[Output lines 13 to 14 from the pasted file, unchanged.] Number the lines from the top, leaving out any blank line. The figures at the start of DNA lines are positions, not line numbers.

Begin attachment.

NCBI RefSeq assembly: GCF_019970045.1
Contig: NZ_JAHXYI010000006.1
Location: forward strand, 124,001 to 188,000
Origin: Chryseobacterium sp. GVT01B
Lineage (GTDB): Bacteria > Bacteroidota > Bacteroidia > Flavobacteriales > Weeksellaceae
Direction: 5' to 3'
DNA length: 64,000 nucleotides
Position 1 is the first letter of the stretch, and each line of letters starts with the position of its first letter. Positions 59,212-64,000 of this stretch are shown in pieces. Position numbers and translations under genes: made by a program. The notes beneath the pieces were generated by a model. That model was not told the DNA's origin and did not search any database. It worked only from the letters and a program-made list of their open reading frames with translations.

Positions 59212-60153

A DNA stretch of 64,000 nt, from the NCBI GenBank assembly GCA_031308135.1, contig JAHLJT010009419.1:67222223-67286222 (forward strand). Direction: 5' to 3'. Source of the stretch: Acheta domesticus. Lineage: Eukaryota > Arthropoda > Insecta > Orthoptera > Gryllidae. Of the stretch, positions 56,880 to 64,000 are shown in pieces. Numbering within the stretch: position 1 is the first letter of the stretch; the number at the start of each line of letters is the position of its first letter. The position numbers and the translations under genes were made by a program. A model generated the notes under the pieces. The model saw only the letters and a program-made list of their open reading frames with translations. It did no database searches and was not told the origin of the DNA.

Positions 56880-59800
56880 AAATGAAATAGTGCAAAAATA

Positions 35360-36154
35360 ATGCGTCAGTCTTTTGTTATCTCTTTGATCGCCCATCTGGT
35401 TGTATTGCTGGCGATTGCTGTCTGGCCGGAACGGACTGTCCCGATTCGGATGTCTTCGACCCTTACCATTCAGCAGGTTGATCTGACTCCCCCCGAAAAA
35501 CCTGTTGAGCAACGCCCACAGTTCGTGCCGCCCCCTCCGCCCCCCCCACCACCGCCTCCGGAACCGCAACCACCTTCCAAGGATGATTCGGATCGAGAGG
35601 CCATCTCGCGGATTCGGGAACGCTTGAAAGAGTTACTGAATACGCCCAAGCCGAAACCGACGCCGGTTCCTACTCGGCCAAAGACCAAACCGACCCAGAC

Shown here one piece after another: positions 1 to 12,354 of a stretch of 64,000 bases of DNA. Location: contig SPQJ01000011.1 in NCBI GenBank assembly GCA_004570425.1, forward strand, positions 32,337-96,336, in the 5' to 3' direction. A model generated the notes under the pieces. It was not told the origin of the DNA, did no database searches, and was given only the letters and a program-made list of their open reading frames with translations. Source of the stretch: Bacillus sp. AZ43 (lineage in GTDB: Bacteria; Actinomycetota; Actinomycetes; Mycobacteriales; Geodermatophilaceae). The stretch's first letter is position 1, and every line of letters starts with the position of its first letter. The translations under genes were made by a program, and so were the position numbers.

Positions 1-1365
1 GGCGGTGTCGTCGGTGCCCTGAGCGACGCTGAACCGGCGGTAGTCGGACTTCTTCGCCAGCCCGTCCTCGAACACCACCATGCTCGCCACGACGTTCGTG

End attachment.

Positions 35360-36154
35360 ATGCGTCAGTCTTTTGTTATCTCTTTGATCGCCCATCTGGT